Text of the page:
Author Archives: Nicholas Bagley

A motley crew in Texas v. Azar

by Nicholas Bagley — Tuesday, Apr. 2, 2019

Together with Jonathan Adler, Abbe Gluck, and Ilya Somin, I’ve filed an amicus brief with the Fifth Circuit in Texas v. Azar. Those of you who’ve been closely following health-reform litigation know that Abbe and I often square up against Jonathan and Ilya. It’s a testament to the outlandishness of the district court’s decision that […]

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Why Trump’s New Push to Kill Obamacare Is So Alarming

by Nicholas Bagley — Wednesday, Mar. 27, 2019

That’s the headline of my op-ed at the New York Times from this morning. Here’s an excerpt: [T]he Trump administration has signaled loud and clear that its campaign against Obamacare is not over; that it will stop at nothing to achieve in court what it could not achieve in Congress; and that it doesn’t care […]

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The Trump Administration Now Thinks the Entire ACA Must Fall

by Nicholas Bagley — Monday, Mar. 25, 2019

In a stunning, two-sentence letter submitted to the Fifth Circuit today, the Justice Department announced that it now thinks the entire Affordable Care Act should be enjoined. That’s an even more extreme position than the one it advanced at the district court in Texas v. Azar, when it argued that the court should “only” zero out the protections for people […]

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The Procedure Fetish

by Nicholas Bagley — Thursday, Mar. 7, 2019

That’s the title of a new article of mine, slated for publication in the Michigan Law Review. It’s more polemical than most of my work, and it aims to disrupt some of the tidy stories that organize modern administrative law. Although I hope it finds an audience across the political spectrum, its primary target is […]

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The United States Owes Tens of Billions, Says the Court of Federal Claims (Part 2).

by Nicholas Bagley — Tuesday, Feb. 19, 2019

In yesterday’s post, I canvassed the latest decisions from the Court of Federal Claims in the fight over whether insurers can recover cost-sharing payments. Three different judges have now concluded—rightly, in my view—that the United States has breached its payment obligation and must pay damages. The harder question is how to calculate those damages. Should […]

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The United States Owes Tens of Billions to Insurers

by Nicholas Bagley — Monday, Feb. 18, 2019

The litigation to recover cost-sharing money has heated up in the Court of Federal Claims, with potentially enormous consequences for the public fisc. Three federal judges have now concluded that the United States is liable to insurers for missed cost-sharing payments. If their decisions stand, insurers could recover roughly $12 billion a year, every year, […]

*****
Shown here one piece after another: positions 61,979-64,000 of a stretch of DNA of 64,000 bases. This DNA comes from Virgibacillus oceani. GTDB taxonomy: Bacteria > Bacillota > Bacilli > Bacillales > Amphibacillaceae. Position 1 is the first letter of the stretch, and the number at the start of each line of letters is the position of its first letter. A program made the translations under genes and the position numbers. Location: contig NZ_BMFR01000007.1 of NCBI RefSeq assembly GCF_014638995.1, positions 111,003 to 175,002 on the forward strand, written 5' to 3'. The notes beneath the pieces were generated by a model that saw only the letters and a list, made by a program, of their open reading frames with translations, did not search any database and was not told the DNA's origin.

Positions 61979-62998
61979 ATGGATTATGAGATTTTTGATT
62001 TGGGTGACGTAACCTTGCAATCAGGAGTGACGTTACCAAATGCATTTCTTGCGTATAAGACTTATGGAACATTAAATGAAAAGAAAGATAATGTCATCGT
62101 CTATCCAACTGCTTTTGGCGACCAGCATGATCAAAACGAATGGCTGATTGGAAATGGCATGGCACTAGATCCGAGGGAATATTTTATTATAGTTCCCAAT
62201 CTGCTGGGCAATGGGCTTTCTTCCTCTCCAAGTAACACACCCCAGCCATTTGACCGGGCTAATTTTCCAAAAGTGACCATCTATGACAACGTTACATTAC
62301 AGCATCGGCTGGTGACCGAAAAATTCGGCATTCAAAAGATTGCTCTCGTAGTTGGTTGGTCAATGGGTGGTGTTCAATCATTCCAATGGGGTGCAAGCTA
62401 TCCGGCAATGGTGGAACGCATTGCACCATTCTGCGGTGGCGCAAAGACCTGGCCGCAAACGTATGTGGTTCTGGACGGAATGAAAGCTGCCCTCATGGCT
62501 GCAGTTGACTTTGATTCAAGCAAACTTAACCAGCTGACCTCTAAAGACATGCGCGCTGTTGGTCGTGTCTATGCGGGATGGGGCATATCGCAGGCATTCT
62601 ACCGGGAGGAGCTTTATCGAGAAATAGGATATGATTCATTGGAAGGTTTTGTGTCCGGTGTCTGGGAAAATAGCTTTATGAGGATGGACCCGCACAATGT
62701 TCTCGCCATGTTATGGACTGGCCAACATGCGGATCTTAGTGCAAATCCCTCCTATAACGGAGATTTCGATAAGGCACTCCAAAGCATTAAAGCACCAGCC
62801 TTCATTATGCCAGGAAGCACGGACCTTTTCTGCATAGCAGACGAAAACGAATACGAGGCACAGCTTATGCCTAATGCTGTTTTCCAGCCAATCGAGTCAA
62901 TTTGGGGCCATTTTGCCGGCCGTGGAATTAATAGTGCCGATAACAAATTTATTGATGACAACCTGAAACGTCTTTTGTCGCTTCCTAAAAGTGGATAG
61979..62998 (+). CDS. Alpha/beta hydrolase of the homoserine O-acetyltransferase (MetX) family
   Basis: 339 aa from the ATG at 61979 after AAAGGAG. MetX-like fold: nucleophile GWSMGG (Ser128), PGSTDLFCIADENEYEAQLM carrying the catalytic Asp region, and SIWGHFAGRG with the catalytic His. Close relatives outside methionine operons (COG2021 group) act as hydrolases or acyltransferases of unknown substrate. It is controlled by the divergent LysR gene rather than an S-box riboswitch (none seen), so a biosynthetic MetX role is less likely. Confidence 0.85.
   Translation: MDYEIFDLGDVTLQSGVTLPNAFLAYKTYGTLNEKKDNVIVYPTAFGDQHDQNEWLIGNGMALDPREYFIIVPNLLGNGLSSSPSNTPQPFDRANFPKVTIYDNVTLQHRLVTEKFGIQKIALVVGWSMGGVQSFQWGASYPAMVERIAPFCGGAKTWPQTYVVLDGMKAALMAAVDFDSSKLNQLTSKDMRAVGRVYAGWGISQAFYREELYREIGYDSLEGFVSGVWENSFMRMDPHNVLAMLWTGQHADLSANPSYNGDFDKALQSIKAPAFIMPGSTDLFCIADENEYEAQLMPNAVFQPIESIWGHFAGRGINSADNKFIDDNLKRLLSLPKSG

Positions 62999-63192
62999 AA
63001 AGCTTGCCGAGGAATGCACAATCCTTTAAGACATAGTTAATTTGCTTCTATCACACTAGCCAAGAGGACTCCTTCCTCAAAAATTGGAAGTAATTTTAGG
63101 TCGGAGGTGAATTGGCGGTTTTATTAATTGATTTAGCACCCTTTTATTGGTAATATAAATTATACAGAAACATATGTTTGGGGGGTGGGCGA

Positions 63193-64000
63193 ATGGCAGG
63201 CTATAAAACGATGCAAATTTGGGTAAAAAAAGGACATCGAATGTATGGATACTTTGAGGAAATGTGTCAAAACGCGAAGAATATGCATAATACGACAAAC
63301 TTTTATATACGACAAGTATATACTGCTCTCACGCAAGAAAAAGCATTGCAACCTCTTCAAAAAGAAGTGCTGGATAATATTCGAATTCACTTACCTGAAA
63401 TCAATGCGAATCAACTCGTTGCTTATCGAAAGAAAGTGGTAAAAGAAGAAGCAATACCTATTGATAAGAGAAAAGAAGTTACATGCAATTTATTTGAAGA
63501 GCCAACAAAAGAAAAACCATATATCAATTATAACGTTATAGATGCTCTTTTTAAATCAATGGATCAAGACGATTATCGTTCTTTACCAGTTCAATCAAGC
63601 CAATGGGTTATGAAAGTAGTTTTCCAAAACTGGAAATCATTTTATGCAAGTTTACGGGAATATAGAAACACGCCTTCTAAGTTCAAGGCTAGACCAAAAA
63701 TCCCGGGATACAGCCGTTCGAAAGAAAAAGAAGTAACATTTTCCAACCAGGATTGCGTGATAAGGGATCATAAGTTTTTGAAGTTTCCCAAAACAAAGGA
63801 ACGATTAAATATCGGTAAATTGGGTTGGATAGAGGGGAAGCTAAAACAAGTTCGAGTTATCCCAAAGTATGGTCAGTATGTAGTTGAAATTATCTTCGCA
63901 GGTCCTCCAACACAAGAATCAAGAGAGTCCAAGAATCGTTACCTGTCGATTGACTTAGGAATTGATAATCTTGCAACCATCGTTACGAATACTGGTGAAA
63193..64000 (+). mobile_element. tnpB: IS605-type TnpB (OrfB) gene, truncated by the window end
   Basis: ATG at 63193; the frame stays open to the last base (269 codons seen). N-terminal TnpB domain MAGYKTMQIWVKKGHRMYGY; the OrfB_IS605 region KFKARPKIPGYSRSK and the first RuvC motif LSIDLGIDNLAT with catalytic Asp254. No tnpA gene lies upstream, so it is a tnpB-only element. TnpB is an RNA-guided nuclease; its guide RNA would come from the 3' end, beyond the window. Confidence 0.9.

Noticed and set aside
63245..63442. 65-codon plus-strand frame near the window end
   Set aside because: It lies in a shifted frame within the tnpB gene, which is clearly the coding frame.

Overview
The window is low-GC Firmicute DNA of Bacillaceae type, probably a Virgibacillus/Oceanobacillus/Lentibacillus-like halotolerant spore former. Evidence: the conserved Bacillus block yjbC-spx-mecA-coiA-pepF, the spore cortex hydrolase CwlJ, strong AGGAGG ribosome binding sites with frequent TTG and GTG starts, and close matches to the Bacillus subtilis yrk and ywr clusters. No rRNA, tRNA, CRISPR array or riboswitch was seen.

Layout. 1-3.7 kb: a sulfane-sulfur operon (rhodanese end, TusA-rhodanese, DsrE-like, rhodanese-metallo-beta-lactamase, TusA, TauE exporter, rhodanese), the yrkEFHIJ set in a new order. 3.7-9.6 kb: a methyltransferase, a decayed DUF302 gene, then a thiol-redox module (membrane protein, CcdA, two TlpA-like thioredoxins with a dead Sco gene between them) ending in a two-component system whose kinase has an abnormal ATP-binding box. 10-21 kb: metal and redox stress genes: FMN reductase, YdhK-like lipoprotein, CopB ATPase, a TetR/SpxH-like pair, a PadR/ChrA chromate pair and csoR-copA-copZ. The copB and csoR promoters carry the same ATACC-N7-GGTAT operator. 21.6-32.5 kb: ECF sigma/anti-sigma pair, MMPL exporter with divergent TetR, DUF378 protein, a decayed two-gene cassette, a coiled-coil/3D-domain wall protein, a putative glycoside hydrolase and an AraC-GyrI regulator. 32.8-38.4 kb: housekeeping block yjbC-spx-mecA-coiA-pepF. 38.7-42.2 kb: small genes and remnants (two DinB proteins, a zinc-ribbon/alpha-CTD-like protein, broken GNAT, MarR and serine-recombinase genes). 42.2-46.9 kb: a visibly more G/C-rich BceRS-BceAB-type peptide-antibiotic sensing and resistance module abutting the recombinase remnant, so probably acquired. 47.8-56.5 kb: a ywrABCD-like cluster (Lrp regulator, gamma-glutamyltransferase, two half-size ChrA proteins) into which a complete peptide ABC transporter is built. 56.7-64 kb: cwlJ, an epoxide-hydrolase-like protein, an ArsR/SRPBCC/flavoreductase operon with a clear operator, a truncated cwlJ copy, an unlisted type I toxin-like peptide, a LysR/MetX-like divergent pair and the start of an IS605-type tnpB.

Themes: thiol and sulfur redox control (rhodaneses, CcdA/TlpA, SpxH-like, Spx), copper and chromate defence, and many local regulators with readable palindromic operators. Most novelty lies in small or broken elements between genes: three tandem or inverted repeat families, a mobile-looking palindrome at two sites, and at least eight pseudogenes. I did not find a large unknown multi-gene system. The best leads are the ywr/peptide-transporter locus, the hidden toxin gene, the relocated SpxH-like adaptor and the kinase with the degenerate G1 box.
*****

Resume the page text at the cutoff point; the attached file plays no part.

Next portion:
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Blocking the Trump administration’s contraception rules (again).

by Nicholas Bagley — Monday, Jan. 14, 2019

Yesterday evening, a California federal judge enjoined the Trump administration from enforcing two rules that would greatly expand the exemptions to the Affordable Care Act’s contraception mandate. The injunction applies only in the plaintiff states, which include California, New York, Virginia, and ten others, as well as Washington, D.C. I’ve written extensively about these rules, […]

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To Save Obamacare, Repeal the Mandate

by Nicholas Bagley — Friday, Dec. 21, 2018

My colleague Richard Primus and I have an article at The Atlantic offering an idea to the incoming House of Representatives about how to deal with the decision out of Texas invalidating the Affordable Care Act. If congressional intent is the key to O’Connor’s decision, Congress can intervene. And the best way for it to do so is […]

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Two Texas Consultants Don’t Have Standing to Take Down Obamacare

by Nicholas Bagley — Tuesday, Dec. 18, 2018

I’ve got a piece at The Atlantic this morning arguing that Judge O’Connor was wrong—and obviously so—to hear the Texas lawsuit at all. The states don’t have standing to challenge a mandate that doesn’t apply to them. And the two Texas consultants they recruited as plaintiffs don’t have standing either. Here’s the key argument: Nantz […]

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A Texas court has declared the entire ACA unconstitutional

by Nicholas Bagley — Saturday, Dec. 15, 2018

And I’ve got an op-ed in the Washington Post about why the decision is wrong. Here’s a taste: Who cares if a zero-dollar mandate is constitutional or not? Why does it matter in the slightest? And what on earth does it have to do with the rest of ACA? You might have thought that the […]

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